In our second part of our interview with Jean Cannon, Jean shared her insights on how even the smallest of changes with anything – routines, meals, or really anything else can have a profound effect on the residents at her facility. Jean offered her strategies on how to minimize perceived ‘changes’ in the day-to-day operations and management of her facility, in an effort to keep her residents – many of whom have Alzheimer’s Disease or other memory disorders – happy and comfortable.
Jean started this segment of our interview telling me that changes such as a new resident moving in Staff and routine changes with residents of memory carecan be a very stressful event for everyone, including the person moving in, for their families, and for the people who already live at the facility. It can also be very stressful for the staff. However, Jean uses the word ‘stressful’ for lack of a better word – and is quick to point out that it isn’t necessarily stress in a bad way – it’s just a big ‘change’ that everyone needs to adjust to. Jean mentions that even seemingly small things like a new setting at the table can look very different to her residents, and can be challenging for some of them to get used to.
After about 24-36 hours of a new resident moving in, everyone seems to settle down and get used to the new routine.
As Jean took me on a tour of her facility, before we sat down for the ‘interview’ part of the visit, I felt that my presence at the facility was causing a degree of discomfort with some of her residents. I asked Jean about this, and she agreed with me about this. Jean went further to tell me about three women at her facility in particular that were having some difficulty and anxiety at about the same time every day – about 2:30 to 3:00 every day – and she finally realized that it was something they (the facility) was doing to “cause” (for lack of a better word) the distress. It was due to a ‘shift change’ at 2 in the afternoon. At that time, people are coming onto their shift, and others are leaving. The staff, at this time may be putting on their coats, making some noise, saying hello and goodbye to people – so it was a 10 minute period of the shift change that was the culprit.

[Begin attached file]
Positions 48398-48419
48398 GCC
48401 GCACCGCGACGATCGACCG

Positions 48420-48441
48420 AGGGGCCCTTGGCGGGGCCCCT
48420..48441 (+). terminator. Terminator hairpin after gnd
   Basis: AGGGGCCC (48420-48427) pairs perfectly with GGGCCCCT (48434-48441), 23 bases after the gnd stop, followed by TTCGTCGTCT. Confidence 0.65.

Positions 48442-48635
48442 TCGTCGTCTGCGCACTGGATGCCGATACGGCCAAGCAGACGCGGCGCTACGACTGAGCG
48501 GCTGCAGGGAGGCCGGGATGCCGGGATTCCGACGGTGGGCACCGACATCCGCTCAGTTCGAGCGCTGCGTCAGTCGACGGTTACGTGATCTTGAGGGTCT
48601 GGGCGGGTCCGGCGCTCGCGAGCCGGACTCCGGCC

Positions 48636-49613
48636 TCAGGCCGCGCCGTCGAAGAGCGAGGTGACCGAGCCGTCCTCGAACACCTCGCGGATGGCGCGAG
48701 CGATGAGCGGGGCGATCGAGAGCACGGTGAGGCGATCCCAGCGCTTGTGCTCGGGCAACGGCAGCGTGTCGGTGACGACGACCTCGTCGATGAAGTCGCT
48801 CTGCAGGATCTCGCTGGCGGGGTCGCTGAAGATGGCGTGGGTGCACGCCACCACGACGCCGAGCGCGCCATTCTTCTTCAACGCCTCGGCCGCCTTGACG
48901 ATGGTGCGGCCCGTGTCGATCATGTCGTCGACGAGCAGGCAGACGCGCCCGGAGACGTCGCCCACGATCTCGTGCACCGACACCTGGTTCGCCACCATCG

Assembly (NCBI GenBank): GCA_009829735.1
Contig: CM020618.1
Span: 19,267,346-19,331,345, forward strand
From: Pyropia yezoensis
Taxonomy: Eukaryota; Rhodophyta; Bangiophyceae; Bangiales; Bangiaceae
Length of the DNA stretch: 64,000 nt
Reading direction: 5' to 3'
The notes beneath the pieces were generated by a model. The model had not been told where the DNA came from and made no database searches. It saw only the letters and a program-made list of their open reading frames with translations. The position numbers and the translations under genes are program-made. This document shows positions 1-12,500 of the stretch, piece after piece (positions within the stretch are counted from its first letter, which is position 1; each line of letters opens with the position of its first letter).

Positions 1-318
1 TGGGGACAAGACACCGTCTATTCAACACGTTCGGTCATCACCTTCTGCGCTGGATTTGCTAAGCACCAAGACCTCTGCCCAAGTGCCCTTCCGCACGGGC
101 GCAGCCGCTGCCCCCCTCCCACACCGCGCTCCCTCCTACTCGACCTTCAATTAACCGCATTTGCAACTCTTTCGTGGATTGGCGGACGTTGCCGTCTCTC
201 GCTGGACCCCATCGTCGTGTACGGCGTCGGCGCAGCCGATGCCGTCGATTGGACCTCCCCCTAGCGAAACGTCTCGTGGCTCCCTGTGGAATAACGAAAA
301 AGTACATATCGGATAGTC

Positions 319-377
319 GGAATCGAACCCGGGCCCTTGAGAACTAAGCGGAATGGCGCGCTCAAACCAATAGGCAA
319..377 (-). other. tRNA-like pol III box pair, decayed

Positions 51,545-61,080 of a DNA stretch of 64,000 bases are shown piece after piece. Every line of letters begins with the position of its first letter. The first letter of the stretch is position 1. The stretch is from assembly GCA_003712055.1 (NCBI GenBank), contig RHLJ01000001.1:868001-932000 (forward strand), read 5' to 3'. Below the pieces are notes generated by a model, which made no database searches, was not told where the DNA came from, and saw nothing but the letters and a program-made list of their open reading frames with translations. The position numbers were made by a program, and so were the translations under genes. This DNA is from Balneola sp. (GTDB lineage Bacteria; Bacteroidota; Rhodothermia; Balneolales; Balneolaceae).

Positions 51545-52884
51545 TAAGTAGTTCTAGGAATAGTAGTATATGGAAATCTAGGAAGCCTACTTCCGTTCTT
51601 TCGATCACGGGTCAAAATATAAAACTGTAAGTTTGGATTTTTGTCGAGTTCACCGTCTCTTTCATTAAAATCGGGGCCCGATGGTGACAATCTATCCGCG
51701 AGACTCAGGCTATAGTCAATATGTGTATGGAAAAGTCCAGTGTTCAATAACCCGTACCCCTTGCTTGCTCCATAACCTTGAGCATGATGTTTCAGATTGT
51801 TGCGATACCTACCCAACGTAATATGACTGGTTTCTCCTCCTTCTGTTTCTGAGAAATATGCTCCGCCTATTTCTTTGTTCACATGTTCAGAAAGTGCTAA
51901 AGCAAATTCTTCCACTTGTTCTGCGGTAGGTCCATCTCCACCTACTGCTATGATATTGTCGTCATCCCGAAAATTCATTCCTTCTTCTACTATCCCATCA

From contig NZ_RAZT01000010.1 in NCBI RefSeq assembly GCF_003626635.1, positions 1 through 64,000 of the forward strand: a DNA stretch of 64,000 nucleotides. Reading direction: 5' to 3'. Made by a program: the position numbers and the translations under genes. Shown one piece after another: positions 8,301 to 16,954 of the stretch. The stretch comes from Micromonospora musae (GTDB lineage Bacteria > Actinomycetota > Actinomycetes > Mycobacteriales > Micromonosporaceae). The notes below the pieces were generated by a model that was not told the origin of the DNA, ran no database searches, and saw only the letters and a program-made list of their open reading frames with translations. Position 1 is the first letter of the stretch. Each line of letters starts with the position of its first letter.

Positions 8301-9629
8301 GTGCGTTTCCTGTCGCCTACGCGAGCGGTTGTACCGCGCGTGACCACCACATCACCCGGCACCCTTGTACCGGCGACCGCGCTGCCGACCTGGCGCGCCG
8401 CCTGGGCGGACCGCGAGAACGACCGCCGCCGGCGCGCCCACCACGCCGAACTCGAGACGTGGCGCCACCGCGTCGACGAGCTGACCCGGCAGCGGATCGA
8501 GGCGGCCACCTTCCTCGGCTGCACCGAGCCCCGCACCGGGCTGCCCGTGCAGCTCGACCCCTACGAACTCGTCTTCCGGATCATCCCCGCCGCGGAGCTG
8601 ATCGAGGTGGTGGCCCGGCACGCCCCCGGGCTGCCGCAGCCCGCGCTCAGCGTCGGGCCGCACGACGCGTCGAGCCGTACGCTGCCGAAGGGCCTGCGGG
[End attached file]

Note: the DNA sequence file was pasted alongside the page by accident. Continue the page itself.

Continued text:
Her solution to this issue was to have her staff come in through the side doors, and be very quiet as to not make such a big ‘scene’ during this transition time.
Jean says that from that day forward, she has seen a minimal level of anxiety at that time of the afternoon with her residents.
Jean is also reluctant to use the word ‘behavior’ at the facility because that almost implies something negative, in her view. Instead, she says that when people start ‘acting differently’ from what they did the week earlier, for example, they look at it as an opportunity to try to figure out what it is the resident is trying to ‘tell them.’ At times, residents aren’t able to articulate their problems or concerns to the staff to say even simple things like “my toe hurts” or “I am hungry” so the ‘challenge’ or really, ‘opportunity’ for Jean, and her staff is to try to figure out what is causing a resident to present themselves in a different way, and respond accordingly.